By Ahmed Sukker
With the battle for Mosul nearing completion, Turkey and Saudi Arabia are competing with Iran to shape the next chapter of Iraq’s turbulent recent history.
A growing protest movement, supported by the powerful cleric Muqtada al-Sadr and other elements of the Shia political and religious establishment, has demonstrated the potential limits of Iranian influence in the country. In doing so, it has opened the space for a reconfiguration of the regional dynamics shaping the country – just as a potentially post-ISIS future is in sight. But the question remains: once the unlikely coalition of anti-ISIS forces completes its objective of driving the militant group from its Iraqi capital of Mosul, who will fill the vacuum? Turkey and Saudi Arabia are increasingly working together to ensure that it is their allies rather than Iran’s that come out on top.
Erupting in the summer of 2015 in southern Shia-dominated cities such as Basra, Najaf and Karbala, the protests have focused on the continued failure of public services and frustration with the political stasis in Baghdad. While gaining the backing of Ayatollah Sistani, the highest Shia religious authority in Iraq, the movements has defied sectarian political divisions; attacking the domineering influence of the religious political establishment and its link to Iran.
Inevitably, the pro-Iranian elements of the political establishment have aggressively hit back. In particular, the former prime minister, Nouri al-Maliki of the ruling Islamic Dawa Party, has called for ending the protests with brute force. But the protesters have found more sympathy with current prime minister Haider al-Abadi, who, after initially being sceptical, has increasingly recognised the grievances of the movement and promised to carry out reforms.
As part of his proposals, al-Abadi has stressed the need for the federal government to enforce the rule of law across the whole country, putting him on a collision course with the so-called Popular Mobilisation Forces (PMFs), the largely Shia militias that were set up in response to the rise of ISIS.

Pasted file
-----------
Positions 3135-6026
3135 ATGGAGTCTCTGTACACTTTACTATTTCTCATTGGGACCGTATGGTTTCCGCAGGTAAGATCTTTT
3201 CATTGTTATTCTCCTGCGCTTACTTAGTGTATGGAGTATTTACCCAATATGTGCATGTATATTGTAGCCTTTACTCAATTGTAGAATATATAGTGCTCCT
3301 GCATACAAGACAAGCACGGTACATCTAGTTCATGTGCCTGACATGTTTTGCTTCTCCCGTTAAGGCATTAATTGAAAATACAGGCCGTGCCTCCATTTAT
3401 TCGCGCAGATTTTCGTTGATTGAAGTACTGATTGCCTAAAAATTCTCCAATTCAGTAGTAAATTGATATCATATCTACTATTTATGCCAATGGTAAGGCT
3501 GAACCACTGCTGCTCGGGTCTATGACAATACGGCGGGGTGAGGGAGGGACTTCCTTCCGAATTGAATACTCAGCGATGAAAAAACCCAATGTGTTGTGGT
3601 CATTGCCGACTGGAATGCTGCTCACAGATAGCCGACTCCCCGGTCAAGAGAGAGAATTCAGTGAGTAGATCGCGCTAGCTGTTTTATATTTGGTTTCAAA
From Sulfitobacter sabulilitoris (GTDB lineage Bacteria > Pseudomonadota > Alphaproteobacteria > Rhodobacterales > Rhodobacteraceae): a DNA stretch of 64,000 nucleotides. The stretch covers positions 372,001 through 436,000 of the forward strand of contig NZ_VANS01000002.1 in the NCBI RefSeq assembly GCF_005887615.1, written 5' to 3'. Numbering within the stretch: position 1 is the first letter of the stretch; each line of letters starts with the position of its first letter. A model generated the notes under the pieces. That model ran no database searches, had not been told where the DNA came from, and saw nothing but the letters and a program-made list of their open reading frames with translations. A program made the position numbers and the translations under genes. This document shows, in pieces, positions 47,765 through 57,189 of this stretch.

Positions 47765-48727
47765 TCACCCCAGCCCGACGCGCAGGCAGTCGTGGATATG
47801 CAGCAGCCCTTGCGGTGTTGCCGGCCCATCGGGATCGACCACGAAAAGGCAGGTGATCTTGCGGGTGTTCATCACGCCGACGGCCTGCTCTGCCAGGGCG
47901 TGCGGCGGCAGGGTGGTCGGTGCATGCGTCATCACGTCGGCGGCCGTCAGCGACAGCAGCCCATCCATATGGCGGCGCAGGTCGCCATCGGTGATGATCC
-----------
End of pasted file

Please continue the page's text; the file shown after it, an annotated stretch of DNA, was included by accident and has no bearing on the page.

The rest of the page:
For his part, al-Maliki has sought to undermine the al-Abadi government by supporting the continuation of the PMFs as an independent, quasi-state security apparatus. And he has been backed in this by Tehran, which hopes that the PMFs can be further drawn into its sphere of influence to become a powerful source of Iranian authority in Iraq, much like Hezbollah in Lebanon.
Into this growing political tension has stepped Saudi Arabia, whose foreign minister Adel al-Jubeir arrived for a historic visit to Baghdad on February 25. This unannounced move was surprising given the ongoing tension between Baghdad and Riyadh over Iranian influence in general and the role of the PMFs in particular.
Diplomatic relations between the two have previously been limited. Riyadh sent its first diplomatic delegate to Iraq only in December 2015, after roughly quarter a century of having no embassy in the country. And tensions rose again as early as March 2016, when the Saudi delegation withdrew from a meeting of Arab League Foreign Ministers after their Iraqi counterpart, Ibrahim al-Jaafari, rejected any condemnation of the PMFs as terrorist organizations.
Relations sank further last August, when Baghdad demanded that Riyadh change its ambassador, a staunch critic of the PMFs, accusing him of meddling with Iraqi internal matters. The Saudis complied with the Iraqi request after reports of a plot to assassinate the ambassador by one of the PMFs. The Iraqi government denied the claims, but the leader of Liwa Abu al-Fadhal al-Abbas (a significant PMF group) announced that killing the Saudi diplomat would be an “honor”.